Year-round sunshine, tropical beaches, an abundance of nature and wildlife, stunning architecture and one of the world’s top vacation destinations—it’s easy to understand why so many Floridians refer to their home as "paradise." Still, the Sunshine State encompasses so much more than the “everyday vacation” aesthetic for tourists and full-time residents alike.
From acclaimed institutions of higher education and plentiful job prospects to an affordable cost of living and easygoing lifestyle, it's no surprise that Florida continues to attract transplants from across the country interested in relocating there permanently.
Florida's universal appeal spans demographics. Here's a helpful breakdown of several of its diverse communities, along with potentially perfect moving matches.
Millennials & City Types
St. Petersburg. The city of St. Petersburg is one of Florida’s most popular migration destinations for young professionals and entrepreneurs. Dubbed "The Sunshine City," St. Pete attracts new residents opting for a more subtle, less glossy lifestyle than areas of Florida's Atlantic side. Located on a peninsula with Tampa Bay on one side and Gulf of Mexico on the other, St. Petersburg touts a relatively low cost of living considering its coastal geography. In addition to its beaches, St. Pete is home to trendy office buildings, shops, markets, music venues, and outdoor spaces, making it a prime choice for young adults. The city's gorgeous coastline also attracts international tourists—with miles of white sand, palm trees, nature trails and bike lanes leading to bright turquoise waters.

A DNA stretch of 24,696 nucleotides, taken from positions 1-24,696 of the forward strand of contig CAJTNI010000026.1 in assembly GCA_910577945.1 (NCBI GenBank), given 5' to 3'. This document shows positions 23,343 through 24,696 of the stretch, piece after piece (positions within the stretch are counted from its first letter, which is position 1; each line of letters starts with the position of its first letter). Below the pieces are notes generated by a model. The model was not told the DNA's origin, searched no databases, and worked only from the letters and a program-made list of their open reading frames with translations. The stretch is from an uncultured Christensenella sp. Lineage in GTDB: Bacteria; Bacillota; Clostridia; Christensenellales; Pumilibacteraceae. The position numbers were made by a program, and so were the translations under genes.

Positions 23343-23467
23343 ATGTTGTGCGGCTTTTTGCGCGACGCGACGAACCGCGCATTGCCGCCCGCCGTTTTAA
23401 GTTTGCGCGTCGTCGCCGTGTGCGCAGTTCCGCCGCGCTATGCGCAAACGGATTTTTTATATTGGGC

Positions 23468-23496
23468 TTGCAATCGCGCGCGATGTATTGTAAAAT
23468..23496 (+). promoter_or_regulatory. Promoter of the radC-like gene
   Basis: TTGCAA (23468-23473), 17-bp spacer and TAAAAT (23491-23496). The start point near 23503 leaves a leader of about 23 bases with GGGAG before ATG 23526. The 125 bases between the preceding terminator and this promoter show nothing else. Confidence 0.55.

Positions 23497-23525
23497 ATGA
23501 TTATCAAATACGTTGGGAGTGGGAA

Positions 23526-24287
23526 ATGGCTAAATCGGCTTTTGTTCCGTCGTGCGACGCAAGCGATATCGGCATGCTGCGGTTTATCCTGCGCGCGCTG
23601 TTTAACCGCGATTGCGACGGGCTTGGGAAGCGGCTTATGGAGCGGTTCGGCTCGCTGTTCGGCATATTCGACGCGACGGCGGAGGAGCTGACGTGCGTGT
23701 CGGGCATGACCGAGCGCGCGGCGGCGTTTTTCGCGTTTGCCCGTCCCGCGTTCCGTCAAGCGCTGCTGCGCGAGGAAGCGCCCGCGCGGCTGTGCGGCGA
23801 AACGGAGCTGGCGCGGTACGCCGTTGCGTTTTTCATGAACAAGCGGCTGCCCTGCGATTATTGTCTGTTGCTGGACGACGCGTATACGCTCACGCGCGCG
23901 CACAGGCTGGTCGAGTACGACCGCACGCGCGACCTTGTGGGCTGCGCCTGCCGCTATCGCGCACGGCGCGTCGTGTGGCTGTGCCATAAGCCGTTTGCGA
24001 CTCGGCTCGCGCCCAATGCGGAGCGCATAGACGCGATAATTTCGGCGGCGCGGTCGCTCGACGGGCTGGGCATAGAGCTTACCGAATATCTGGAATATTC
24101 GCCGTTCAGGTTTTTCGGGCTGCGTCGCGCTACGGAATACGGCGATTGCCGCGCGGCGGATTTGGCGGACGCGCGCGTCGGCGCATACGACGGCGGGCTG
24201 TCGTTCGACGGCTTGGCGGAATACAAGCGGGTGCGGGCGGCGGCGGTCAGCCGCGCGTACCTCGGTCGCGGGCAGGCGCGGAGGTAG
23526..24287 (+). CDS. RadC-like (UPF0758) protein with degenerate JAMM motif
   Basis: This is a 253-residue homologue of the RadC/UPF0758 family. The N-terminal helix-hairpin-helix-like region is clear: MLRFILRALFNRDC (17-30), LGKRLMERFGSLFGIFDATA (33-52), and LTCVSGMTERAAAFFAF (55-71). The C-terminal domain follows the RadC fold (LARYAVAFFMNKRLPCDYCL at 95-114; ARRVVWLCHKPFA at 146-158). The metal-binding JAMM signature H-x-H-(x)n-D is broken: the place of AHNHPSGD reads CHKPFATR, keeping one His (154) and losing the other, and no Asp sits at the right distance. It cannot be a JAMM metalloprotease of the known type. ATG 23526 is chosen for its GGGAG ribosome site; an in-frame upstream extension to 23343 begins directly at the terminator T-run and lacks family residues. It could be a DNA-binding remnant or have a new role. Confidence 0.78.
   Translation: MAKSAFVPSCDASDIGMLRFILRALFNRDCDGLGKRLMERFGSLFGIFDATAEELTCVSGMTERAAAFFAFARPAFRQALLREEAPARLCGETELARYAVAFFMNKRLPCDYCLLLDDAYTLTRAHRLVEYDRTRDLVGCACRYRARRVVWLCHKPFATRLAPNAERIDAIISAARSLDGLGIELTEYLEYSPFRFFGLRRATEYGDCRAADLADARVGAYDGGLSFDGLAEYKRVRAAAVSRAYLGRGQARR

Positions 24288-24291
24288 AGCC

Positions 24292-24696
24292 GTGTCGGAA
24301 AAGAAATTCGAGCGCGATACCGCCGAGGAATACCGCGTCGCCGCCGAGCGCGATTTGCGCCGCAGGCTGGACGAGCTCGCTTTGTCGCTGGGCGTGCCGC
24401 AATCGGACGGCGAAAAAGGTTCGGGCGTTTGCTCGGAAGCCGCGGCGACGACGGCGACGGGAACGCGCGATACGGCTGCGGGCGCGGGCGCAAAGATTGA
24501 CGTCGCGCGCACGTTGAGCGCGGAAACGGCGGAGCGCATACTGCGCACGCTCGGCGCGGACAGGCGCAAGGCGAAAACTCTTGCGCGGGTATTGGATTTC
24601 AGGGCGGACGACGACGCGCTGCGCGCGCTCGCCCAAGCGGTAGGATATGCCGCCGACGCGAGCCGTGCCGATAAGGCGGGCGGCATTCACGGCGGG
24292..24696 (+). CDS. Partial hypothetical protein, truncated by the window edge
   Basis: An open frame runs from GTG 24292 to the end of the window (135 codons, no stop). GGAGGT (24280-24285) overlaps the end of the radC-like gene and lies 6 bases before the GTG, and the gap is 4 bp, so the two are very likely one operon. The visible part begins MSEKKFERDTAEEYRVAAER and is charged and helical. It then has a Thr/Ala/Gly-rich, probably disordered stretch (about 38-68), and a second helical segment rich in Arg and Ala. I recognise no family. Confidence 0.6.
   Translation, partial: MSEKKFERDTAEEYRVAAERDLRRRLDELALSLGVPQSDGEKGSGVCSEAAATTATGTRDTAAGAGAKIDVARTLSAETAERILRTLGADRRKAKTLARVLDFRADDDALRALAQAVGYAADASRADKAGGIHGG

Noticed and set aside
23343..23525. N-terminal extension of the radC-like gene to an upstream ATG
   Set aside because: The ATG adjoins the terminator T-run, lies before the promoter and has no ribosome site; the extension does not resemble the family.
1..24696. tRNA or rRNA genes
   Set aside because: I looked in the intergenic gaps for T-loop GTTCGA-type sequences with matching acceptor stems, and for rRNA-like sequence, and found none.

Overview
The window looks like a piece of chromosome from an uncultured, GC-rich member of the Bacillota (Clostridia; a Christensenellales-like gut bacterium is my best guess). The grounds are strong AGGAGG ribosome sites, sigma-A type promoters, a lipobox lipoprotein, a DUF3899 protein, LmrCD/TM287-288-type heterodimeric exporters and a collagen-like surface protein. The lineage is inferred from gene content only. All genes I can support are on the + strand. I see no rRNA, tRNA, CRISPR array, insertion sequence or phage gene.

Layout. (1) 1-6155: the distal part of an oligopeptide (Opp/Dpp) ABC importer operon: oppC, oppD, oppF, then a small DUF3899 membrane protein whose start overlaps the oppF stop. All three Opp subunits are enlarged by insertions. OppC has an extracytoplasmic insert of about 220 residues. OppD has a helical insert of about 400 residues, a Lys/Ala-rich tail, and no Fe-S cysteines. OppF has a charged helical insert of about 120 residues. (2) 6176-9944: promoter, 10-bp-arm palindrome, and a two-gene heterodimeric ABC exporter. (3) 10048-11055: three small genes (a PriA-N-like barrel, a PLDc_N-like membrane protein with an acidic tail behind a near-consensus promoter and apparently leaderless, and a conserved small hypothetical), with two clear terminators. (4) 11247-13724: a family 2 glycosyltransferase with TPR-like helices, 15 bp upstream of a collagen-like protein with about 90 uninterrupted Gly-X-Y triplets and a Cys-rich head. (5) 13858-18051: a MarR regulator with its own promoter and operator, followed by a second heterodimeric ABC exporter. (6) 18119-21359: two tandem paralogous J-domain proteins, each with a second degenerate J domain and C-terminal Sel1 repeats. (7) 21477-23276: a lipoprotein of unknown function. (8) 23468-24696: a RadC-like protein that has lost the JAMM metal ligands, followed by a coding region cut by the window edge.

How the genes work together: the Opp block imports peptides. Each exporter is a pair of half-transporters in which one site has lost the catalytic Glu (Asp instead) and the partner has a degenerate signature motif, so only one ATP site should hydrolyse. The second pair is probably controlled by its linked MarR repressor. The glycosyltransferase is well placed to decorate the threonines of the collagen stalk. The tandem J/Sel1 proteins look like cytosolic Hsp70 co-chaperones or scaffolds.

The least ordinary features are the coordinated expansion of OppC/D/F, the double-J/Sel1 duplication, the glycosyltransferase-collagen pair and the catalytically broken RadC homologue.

Miami. Located on the Atlantic coast of Florida’s southeastern tip, the city of Miami and its surrounding neighborhoods are best suited for those seeking a faster, more urbanized way of life. Miami’s tropical aesthetic, Latin American influence, athletic appeal (as home to four major league professional sports teams; the Miami Heat being one of these) and all-inclusive hub for the arts, culture and entertainment, make it a classic cosmopolitan gem.
Boca Raton. This city combines classic beach living with progressive culture and lifestyle. One of the wealthiest communities in South Florida, Boca Raton is known as a business hub, home to several corporate headquarters of multi-billion dollar companies, five colleges, a vibrant arts and social scene, thriving tourism industry, and a better job market in comparison to neighboring areas. Nearby Delray Beach is a popular surfing destination, and Boca Raton is one of the few locations in Florida offering ferry rides to the Bahamas.
Jacksonville. The largest city in Florida, Jacksonville’s population is comprised mostly of families and working professionals. Its high average payroll salary reflects the multitude of job opportunities particular to corporate banks, financial services and health care. These booming industries provide residents with advantages over surrounding areas, and Jacksonville’s favorable school systems draw families here as well. The city also boasts a low cost of living, and is known as the jackpot for planned communities and housing developments.
Fort Lauderdale. Located just an hour north of Miami on the Atlantic coast, this lush, oceanfront community showcases gorgeous homes with brightly colored gardens nested on waterways where residents can dock their boats. Successful artists, harbors, restaurants and miles of sandy beaches make it an enjoyable place to both live and visit. Home to much of Florida’s prime oceanfront real estate, the cost of living in Ft. Lauderdale remains higher than other communities within the region.